In the 1950s, Prescott Bush (R-Conn.) was elected to the U.S. Senate twice, but he narrowly lost his first bid for statewide office in 1950. At the time, Bush drew criticism from church officials in Connecticut for his support of Planned Parenthood. As Roll Call reported a while ago, Prescott Bush was actually “the treasurer of the family planning group’s first national fundraising campaign.”
When his son, George H.W. Bush, was in Congress, he was such an enthusiastic supporter of Planned Parenthood’s efforts that some of his colleagues gave him an unfortunate nickname: “Rubbers.”
As Amanda Terkel reported, Jeb Bush appears to be breaking with family tradition.
Jeb Bush supports efforts to defund Planned Parenthood, according to one of his senior advisers.Jordan Sekulow is a prominent Christian evangelical attorney and joined the former Florida governor’s team last month as a senior adviser. He spoke Saturday at the Faith and Freedom Summit in Iowa, where nine presidential hopefuls appealed to the group of conservatives in attendance. Bush, who is exploring a run and widely expected to jump into the field, skipped the event and sent Sekulow in his stead.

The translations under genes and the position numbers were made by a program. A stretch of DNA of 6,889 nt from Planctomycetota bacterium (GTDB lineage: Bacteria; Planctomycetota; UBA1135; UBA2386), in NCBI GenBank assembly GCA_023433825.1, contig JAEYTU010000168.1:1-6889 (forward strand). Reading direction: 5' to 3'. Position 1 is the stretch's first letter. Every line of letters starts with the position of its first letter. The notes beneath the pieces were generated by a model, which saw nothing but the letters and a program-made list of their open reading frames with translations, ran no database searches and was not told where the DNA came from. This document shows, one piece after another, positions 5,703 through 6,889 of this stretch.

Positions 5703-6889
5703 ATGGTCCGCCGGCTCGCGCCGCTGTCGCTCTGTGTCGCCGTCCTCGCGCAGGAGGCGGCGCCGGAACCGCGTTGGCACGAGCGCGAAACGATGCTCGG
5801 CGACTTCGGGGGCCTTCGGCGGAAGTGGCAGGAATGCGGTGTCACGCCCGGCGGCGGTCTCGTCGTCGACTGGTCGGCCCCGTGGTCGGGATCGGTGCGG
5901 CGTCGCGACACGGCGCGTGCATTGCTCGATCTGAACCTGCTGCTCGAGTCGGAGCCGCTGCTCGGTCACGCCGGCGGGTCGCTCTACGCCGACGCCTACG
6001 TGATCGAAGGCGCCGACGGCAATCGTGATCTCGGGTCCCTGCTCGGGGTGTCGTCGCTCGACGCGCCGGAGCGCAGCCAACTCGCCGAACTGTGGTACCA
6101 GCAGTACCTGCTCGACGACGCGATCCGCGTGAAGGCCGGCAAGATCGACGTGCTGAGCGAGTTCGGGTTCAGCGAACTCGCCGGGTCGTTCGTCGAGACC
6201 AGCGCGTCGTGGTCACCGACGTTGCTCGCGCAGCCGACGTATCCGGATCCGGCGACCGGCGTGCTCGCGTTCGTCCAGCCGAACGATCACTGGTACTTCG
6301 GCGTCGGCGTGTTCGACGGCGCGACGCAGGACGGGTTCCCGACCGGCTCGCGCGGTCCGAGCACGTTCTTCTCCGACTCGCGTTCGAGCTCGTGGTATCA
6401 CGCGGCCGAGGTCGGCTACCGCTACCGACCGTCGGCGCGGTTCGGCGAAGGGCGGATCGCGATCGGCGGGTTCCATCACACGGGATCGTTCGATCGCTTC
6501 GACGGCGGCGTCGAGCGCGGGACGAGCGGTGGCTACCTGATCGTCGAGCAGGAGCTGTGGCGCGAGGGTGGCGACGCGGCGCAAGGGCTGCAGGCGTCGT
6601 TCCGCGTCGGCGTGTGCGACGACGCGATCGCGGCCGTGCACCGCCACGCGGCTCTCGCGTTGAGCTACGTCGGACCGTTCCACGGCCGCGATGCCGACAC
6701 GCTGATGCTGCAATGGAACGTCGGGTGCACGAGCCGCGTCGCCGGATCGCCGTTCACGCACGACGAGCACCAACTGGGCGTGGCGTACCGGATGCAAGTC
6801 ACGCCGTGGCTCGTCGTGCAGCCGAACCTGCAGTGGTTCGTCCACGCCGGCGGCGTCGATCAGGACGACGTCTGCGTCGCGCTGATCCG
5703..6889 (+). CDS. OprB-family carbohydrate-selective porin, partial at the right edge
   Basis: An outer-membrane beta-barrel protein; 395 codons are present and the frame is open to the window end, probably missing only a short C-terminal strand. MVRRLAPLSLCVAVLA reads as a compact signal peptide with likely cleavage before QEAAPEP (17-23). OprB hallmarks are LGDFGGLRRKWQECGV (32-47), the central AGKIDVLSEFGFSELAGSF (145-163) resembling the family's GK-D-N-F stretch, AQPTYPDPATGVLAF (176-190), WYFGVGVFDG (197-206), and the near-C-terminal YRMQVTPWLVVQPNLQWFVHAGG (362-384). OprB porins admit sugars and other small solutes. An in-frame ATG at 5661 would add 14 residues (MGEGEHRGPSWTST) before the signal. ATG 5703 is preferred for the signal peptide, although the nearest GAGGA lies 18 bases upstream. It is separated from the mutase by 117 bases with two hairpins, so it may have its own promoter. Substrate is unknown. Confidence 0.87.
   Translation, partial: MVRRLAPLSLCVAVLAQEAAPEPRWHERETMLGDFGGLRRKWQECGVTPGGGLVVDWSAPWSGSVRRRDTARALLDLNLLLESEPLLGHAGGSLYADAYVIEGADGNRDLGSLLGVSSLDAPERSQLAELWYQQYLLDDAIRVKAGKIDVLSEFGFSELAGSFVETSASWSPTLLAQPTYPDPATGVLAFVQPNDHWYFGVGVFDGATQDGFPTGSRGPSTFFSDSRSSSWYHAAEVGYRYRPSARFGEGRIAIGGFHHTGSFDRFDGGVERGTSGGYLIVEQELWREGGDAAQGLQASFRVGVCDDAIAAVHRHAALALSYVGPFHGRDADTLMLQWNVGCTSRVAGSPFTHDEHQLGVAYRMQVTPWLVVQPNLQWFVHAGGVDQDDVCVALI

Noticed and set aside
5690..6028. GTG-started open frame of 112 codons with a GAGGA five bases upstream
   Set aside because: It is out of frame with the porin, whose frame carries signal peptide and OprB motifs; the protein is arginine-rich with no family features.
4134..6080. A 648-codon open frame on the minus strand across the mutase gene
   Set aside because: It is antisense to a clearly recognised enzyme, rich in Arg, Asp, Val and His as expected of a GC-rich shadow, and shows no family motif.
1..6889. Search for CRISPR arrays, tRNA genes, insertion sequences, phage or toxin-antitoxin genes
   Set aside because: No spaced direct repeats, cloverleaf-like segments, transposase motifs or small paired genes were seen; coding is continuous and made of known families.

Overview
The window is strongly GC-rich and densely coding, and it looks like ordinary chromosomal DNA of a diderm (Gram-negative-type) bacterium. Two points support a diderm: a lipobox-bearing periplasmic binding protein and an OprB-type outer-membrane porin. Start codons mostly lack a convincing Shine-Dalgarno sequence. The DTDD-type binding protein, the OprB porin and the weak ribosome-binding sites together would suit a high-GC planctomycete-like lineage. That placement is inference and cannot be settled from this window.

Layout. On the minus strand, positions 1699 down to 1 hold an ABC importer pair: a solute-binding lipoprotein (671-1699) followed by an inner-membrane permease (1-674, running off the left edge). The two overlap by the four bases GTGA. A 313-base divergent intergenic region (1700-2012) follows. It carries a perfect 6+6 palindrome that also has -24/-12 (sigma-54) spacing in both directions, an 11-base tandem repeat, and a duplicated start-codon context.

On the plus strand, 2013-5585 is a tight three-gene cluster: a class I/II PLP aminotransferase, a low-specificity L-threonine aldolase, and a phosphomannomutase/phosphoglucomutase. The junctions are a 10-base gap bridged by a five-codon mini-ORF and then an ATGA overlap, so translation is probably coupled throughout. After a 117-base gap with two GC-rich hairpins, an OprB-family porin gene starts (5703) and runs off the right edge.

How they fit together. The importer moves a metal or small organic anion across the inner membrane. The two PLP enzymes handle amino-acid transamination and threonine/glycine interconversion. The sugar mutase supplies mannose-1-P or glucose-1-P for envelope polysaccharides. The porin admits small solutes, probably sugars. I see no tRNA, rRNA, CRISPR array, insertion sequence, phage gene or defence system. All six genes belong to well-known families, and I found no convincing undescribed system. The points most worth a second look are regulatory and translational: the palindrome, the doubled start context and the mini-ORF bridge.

Jeb Bush’s surrogate speaker specifically told far-right Iowans, “We have got to defund Planned Parenthood, by the way, and Gov. Bush supports those efforts.” [Update: here’s the video with the corrected link.]
I guess when it comes to family planning, the former governor really is his “own man.”
If we assume the Bush campaign’s designated surrogate is accurately describing the candidate’s position, the Florida Republican is one of several prominent GOP candidates to take a stand against Planned Parenthood. For example, he joins New Jersey Gov. Chris Christie (R), who used to be a pro-choice Planned Parenthood donor, before he changed his mind and vetoed funding for the organization in the state budget.
As the Huffington Post piece added, Wisconsin Gov. Scott Walker (R) and Sen. Marco Rubio (R-Fla.) also oppose Planned Parenthood funding.
We’ve apparently reached the point at which this is a litmus-test issue for all national GOP candidates, and it’s likely that every Republican in the 2016 field will adopt roughly the same position.
But looking back, Mitt Romney made his opposition to Planned Parenthood a key part of his 2012 platform, too. Among women voters, the GOP nominee lost by 10 points to President Obama.
Disclosure: My wife works for Planned Parenthood, but played no role in this piece and her work is unrelated to the 2016 campaign.